ERP consultants and vendors are in the business of convincing companies to change ERP software. Sometimes they are right. But when you are driving your business on an actively supported server platform like IBM POWER, a durable and regularly enhanced operating system like IBM i, and a high performance database like DB2 on i, exit with caution.

Posted in Enterprise Software | Comments


Essential, Invisible Enterprises and IBM i

Posted on February 19, 2016 by Bill Langston

NGS supports customers of all sizes and across all industries. These companies create, distribute, and provide products and services that we all rely on or consume on a daily basis – engine parts, steel, agricultural products, snack foods, pest control services, groceries, medical devices, containers, tools, paint, lighting, carpet, newspapers, clothes, healthcare services, tires, financial services, sporting goods, education, and on and on. The bond they share is their decision to run their core business on IBM i.

Unless you work for one of these companies or know someone who does, you can easily take their products for granted and go through life without much thought to their importance to our economy and the quality of our lives. When operating well, they do what they do so reliably that they become almost invisible to us. However, they are no less essential.

In the same vein, we assume you want your essential business information systems to perform the same way – reliably and nearly invisibly. That’s probably one reason your company runs its core business processes on IBM i.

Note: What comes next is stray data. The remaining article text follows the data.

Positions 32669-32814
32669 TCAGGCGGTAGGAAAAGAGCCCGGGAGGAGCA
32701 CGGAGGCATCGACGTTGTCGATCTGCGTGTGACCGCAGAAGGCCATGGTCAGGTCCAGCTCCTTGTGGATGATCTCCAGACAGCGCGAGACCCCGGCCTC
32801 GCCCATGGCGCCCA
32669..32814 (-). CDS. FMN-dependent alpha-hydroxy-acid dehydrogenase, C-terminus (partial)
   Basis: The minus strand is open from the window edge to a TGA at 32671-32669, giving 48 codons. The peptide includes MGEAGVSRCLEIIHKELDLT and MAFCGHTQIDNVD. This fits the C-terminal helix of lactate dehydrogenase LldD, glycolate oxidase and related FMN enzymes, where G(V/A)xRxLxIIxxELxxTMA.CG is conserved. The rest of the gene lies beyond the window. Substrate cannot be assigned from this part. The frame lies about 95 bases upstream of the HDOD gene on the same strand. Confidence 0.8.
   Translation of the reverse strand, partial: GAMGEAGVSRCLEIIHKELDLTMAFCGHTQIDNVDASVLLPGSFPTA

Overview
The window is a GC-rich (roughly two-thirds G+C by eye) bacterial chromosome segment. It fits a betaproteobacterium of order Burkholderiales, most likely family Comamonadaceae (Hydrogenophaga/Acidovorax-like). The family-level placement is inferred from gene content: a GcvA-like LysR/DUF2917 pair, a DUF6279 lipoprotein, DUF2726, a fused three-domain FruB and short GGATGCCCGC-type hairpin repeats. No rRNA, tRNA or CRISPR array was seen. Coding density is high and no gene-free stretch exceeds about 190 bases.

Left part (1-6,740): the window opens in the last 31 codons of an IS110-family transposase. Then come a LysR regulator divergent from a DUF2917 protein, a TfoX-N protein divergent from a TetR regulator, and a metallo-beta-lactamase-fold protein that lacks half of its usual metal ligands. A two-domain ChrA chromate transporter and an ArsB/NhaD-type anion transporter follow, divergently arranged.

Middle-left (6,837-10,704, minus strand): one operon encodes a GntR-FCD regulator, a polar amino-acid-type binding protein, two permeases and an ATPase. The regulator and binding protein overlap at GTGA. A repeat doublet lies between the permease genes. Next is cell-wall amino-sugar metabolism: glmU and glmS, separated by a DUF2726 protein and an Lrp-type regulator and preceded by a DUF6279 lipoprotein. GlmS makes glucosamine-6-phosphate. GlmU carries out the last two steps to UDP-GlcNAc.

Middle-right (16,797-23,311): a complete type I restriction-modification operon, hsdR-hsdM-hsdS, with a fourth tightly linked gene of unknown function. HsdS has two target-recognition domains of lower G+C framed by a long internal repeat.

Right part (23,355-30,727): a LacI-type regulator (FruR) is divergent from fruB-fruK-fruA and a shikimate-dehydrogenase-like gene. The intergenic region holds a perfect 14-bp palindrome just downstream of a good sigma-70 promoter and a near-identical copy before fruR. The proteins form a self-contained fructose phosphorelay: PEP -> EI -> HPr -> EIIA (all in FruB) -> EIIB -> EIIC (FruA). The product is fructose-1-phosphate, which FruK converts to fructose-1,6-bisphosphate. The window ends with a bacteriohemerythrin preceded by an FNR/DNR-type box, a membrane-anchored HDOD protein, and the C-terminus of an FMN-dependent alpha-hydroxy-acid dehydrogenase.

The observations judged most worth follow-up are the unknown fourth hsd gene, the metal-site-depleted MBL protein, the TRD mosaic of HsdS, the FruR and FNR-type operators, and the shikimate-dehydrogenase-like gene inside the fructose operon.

In this technological age where everything from what we’re having for dinner to what darling things our kids and pets are doing is broadcasted instantaneously through social media, virtually no one but vendors and IBM talk about IBM i. Why? Because people talk about the things that surprise, delight, and annoy them. They tweet and post about things that incite emotion, not things they take for granted.

Business software and computers like the ones we run are designed to be taken for granted, just like some of the products and services mentioned above.

So, we will continue being invisible but essential, doing what we do best – developing and modifying business software to meet our customers’ needs.

Posted in IBM i Marketplace | Comments


Data Encryption Strategies for NGS-IQ Customers

Posted on February 11, 2016 by Bill Langston


NGS-IQ operates in compliance with your IBM i security environment and also lets you control data and query access at a more granular level by using the optional IQ SeQure module. But if your company stores credit card numbers, social security numbers, and other sensitive information in DB2 on i, you should be using encryption to further restrict access. By taking advantage of features introduced in release IBM i release 7.1, NGS-IQ, and a proven encryption solution, you can support enterprise reporting and business intelligence without compromising your sensitive data. We encourage you to learn more by watching this short video produced by NGS business partner, Linoma Software. There is a link to request a data security White Paper from NGS and Linoma Software at the end of the video.